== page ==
145th Cummington Fair’s biggest hits

CN-MR-3-145th Cummington 1by Laura Rodley
One of the biggest hits the evening of Saturday Aug. 24 at the 145th Cummington Fair held in Cummington, MA was the jam-packed, bleacher-filled demolition derby, with gears grinding, bumpers falling off, and exhaust spuming. Over on the other side of the fairgrounds, a quieter hit was happening, getting a chance to hold baby chicks outside the Rabbit and Poultry Barn, which is a hands-on exhibit started last year.
“Some people say it’s the best thing of the fair. The kids like it, going through the life cycle of the chicken,” said Glenn Jameson, poultry superintendent for the last three years. It begins with the parent pair of bantams, then an incubator with 15 eggs hatching. Parents and children alike can hold newborn chicks that hatched out at the  fair.
Ella Stevens of Florence, age 11, holds a cream-colored chick close to her cheek. “It’s fun. It makes me want one,” she said as her family looked on. [Read more…]

Vermont legislators urged to keep Current Use intact

CN-MR-1-Vermont legislators 1by Bethany M. Dunbar
ORLEANS, VT — The Current Use Program costs the state of Vermont about $54 million a year, but its positive impact on the state’s economy was about $4 billion in 2007, a committee of Vermont senators heard recently at a meeting at Lake Region Union High School.
They also heard from farmers, foresters, and the Vermont Association of Snow Travelers (VAST) that the program is absolutely vital to keeping Vermont’s working landscape open and intact.
“If it weren’t for Current Use, we wouldn’t be there,” said Reg Chaput who owns a 2,200-acre dairy farm with his brother in Newport Center and employs 22 people.
He said his property taxes for the year would be $100,000 without it.
The Current Use Program is intended to keep land open by assessing it at its value as working land, often much lower than its fair market value. The state of Vermont pays towns the difference, and that’s where the $54 million comes in. In exchange, the landowner agrees not to develop the land.
Senator Bobby Starr of North Troy called for holding Tuesday’s hearing, and legislators participating included members of the Senate Agriculture Committee, Finance Committee, and Natural Resources Committee. It was the first of three hearings around the state, with one planned for Montpelier in January. [Read more…]

Connecticut Day at the Big E

by George Looby, DVM
Every year at the Eastern States Exposition (ESE), known regionally as the Big E, each day of the 17 day event is designated to highlight a particular state, city or organization. Wednesday, Sept. 18 was Connecticut Day with the spotlight on the many components that go to make up that which is special and unique about the Nutmeg State. An event that takes place in the afternoon highlights and rewards education at the individual level for those in a variety of levels of their personal development. The Board of Directors of the ESE is made up of members from the six New England States and it is the Connecticut Delegation of that group that chooses and rewards the winners in each category. Among the distinguished guests and speakers present were Lt. Gov. Nancy Wyman, Commissioner of Agriculture Steven Revizcky, Commissioner of the Dept. of Economic and Community Development Catherine Smith, USDA Undersecretary of Agriculture Edward Alvoslos, Dean of the College of Agriculture and Natural Resources at UConn Dr. Gregory Weiermann and Eleanore Provencal. Eleanore serves as the volunteer Director of the Ag in the Classroom Program for the State of Connecticut. [Read more…]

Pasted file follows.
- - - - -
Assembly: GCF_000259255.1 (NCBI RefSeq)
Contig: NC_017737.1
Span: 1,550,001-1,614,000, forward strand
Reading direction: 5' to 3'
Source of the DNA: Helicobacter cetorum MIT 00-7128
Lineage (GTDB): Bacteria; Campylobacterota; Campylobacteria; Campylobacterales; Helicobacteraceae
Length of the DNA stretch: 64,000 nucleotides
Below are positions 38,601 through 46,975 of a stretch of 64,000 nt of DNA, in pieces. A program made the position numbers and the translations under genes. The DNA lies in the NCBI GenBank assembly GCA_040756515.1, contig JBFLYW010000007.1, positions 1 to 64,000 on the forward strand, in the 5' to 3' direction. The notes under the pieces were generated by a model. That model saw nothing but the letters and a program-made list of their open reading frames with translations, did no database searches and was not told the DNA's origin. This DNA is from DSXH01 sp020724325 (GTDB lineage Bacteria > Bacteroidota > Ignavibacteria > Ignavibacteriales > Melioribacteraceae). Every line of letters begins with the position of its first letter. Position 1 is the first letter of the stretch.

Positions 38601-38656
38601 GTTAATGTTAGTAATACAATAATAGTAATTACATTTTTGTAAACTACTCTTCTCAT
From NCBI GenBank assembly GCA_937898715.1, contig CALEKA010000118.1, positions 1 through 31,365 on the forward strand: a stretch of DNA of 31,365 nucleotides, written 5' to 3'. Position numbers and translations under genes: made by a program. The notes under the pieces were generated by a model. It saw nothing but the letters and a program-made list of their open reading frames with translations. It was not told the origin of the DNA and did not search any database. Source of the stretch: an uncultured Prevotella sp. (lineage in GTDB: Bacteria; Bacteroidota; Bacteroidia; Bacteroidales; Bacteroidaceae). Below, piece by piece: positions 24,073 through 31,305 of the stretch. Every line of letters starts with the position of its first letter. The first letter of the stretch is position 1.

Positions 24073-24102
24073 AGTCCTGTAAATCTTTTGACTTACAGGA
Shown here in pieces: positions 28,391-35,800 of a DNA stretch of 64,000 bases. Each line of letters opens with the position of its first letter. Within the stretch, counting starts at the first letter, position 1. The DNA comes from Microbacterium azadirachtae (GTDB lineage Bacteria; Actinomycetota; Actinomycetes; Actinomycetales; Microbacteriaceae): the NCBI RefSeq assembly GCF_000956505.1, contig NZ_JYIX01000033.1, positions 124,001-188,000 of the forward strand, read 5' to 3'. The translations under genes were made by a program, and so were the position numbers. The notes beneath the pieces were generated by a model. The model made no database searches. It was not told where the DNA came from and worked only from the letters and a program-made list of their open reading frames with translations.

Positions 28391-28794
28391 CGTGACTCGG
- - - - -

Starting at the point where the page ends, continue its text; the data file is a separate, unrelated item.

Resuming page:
The corn is off – now what?

CEWM-MR-2-Corn is off 2by Sally Colby
It’s been an interesting season for growing corn. While some farmers are bringing in record yields, others are lamenting a season that was simply too wet and cool. Once the ground is bare, what’s next? Some fields in which silage corn was grown will be planted immediately with a winter cover crop, but it isn’t too early to consider what the field will be used for the following spring.
“Alternative cover crops offer opportunities to diversify crop rotation systems,” said Charlie White, Penn State extension associate in sustainable agriculture. “These cover crops are planted later in the season — late summer after small grain harvest.” Another option is to harvest a winter cover crop and allow a legume more time to fix nitrogen, or to have an earlier planting date for cover crops in the fall to get them well-established.
Less common species such as sorghum sudangrass, cowpeas and radish afford more diversity in a crop rotation. In many cases, seed for some of the alternative cover crops costs less so there’s a higher economic return on marginal land. These forage crops are often more heat and drought tolerant, so they’re suitable for ground where corn silage hasn’t done well. [Read more…]

Holistic management: land, people and profit

CEW-MR-2-Holistic manag#175by Tamara Scully
Holistic Management International is a 501c-3 nonprofit organization, based in New Mexico. HMI is focused on improving farm sustainability via a management training program which addresses environmental, economic, and social issues on the farm.
Recently, staff from the New Mexico office, along with several New York-based certified HMI educators and local grazing experts, gathered to lead three dozen participants on a workshop tour of Creekside Meadows Farm, in DeRuyter, NY.
Holistic Management planning
Erica Frenay, a certified HMI educator, farmer, and coordinator of the Cornell Small Farms Northeast Beginning Farmer Program, explained how Holistic Management can “create a foundation to set our farm up for success in the long-term.” [Read more…]